Today, we wonder if intelligent life exists somewhere else in the universe. It is probably the most important inquiry of our age. Five hundred years ago, the isolated peoples of central Mexico must have asked that same question. Until then, they had developed their own advanced societies in a parallel universe, disconnected from the rest of the civilized world.
To try to grasp this alternative reality, I paid a visit to the National Museum of Anthropology in Mexico City, considered the world’s finest anthropology museum. After six hours, I failed to wrap my head around the complex and diverse history of ancient Mexico. I realized that I needed to do some field work to learn more.
To start, I took a city bus about 10 miles (16 km) south of downtown Mexico City. There, amidst the traffic and urban sprawl are the remains of Cuicuilco, the oldest known civilization in central Mexico. While the ancient Greeks were constructing the Pantheon, the people of Cuicuilco were assembling the oldest pyramid structure in the New World.
Around the time of Christ, the nearby Xitle volcano erupted burying Cuicuilco under a 20-foot (6 m) thick layer of lava. Poking out of the volcanic rock, only the pyramid and a few other structures were spared entombment. As the lava slowly encroached upon their city, the people of Cuicuilco fled north to join the emerging megacity of Teotihuacan.
Teotihuacan, located 25 miles (40 km) northeast of Mexico City, is one of the most important archeological sites in the New World. As the Romans were building their famous Colosseum in Rome, the people of Teotihuacan were autonomously constructing their own great city, and expanding their population to 250,000 citizens.
From the top of the mighty Pyramid of the Sun, we marveled at the massive scale of the well-preserved city. Although completely cut off from the Old World, the pyramids of Teotihuacan appear eerily similar in size and design to the Great Pyramids of Egypt.
With the eventual downfall of the Teotihuacan civilization, it was the Toltecs who formed the next great society in central Mexico. While the Muslim Empire was completing the Dome of the Rock in Jerusalem, the Toltecs were independently creating their own powerful civilization at Tula, about 50 miles (80 km) north of Mexico City.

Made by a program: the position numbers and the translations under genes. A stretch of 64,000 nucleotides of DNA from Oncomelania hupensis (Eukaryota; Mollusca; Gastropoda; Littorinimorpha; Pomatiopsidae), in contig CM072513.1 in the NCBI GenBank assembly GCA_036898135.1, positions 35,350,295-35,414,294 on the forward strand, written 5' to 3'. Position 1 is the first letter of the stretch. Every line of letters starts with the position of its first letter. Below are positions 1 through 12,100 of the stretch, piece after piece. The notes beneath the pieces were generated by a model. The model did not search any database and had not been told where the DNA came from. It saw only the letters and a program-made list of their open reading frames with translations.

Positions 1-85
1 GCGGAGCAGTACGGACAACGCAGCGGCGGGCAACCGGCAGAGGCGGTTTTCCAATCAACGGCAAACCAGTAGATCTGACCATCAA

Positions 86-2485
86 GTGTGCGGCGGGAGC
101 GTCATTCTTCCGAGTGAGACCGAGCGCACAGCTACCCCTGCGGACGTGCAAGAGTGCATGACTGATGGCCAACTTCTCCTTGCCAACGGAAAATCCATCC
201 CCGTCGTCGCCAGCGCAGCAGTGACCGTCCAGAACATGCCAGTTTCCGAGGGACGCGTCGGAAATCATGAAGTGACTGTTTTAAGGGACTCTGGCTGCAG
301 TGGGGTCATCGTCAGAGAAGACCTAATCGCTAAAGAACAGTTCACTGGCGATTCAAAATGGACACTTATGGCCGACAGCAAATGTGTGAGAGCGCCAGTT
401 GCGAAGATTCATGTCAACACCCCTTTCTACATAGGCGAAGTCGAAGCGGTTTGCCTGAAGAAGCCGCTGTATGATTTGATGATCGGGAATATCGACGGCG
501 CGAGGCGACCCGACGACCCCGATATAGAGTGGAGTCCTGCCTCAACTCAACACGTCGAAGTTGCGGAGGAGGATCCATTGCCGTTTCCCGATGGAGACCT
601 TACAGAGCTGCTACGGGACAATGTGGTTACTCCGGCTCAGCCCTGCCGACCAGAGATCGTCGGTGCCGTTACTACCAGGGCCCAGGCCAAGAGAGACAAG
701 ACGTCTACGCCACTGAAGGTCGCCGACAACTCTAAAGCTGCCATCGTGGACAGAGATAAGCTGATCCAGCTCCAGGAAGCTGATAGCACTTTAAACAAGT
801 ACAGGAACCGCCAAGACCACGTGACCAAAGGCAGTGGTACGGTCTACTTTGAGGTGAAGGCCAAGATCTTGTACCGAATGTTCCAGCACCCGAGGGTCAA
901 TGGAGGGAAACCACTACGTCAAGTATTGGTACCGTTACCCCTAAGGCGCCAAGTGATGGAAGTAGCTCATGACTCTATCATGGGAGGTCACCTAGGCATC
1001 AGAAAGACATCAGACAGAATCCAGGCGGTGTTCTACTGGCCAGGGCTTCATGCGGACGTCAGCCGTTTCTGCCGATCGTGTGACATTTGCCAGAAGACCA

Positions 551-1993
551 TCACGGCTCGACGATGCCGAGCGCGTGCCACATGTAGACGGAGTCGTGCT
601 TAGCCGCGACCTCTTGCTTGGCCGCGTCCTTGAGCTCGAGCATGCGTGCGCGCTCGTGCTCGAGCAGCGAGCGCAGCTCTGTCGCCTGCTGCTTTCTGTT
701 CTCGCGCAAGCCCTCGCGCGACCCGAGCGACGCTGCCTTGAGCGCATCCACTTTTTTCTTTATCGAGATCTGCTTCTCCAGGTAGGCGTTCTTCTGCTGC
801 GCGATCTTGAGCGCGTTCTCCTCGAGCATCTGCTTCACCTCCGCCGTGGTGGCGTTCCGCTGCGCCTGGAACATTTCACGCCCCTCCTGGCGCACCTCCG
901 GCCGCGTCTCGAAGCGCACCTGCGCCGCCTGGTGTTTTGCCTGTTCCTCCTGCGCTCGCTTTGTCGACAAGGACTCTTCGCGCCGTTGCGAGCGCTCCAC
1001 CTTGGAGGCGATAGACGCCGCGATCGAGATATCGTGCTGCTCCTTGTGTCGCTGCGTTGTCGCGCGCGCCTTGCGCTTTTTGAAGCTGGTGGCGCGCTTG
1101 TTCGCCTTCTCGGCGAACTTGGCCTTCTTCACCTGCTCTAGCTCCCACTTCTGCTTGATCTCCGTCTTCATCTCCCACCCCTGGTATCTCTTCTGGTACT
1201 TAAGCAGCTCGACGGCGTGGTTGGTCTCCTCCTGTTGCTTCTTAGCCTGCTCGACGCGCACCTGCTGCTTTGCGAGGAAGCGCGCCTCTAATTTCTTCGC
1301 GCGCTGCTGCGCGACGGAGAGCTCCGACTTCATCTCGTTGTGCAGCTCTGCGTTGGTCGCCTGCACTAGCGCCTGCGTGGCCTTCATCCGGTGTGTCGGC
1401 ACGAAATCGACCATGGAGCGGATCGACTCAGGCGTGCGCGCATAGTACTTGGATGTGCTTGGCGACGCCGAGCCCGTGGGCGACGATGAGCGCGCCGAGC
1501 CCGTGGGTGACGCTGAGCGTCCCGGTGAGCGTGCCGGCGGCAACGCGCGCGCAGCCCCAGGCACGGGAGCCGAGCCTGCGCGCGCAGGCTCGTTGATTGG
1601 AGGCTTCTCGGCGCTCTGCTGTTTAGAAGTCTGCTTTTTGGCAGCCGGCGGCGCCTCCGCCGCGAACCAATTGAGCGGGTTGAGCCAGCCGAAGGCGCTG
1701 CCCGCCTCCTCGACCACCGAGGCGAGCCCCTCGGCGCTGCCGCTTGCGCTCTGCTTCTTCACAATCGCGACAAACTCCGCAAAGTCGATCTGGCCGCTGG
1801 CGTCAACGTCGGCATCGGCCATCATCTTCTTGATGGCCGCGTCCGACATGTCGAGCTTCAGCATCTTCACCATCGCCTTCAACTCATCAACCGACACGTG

From Tula, a militaristic population of 60,000 Toltecs ruled central Mexico for nearly four centuries. I came to see the legendary site, and its famous Pyramid of Quetzalcoatl topped by four 15-foot (4.5 m) tall warrior sculptures. Standing beside the carved basalt Toltec troopers, I could survey the entire sophisticated and well-organized ancient city.
After the Toltec Empire finally collapsed, the Aztecs established the greatest of all ancient civilizations in central Mexico. While the Europeans were building the gothic Notre Dame Cathedral in Paris, the Aztecs were concurrently erecting their own great religious ceremonial center Templo Mayor, in the heart of present-day Mexico City.
For the final stop in my quest to comprehend the parallel universe of ancient Mexico, I walked just 2 miles (3 km) from Templo Mayor to the Aztec commercial center of Tlatelolco, now a complex of apartment towers. Here, 40,000 Aztecs fought to the death in their last stand against Hernán Cortés, the Spanish, and the demise of the last great civilization of central Mexico.
By then, the peoples of the Old World and the New World had simultaneously discovered that life did indeed exist elsewhere in their universe. I still wonder when we will come face-to-face with another civilization, and no longer be isolated within our own universe of intelligent life.
Featured Photo: Aztec Rack of Human Skulls, Templo Mayor, Mexico City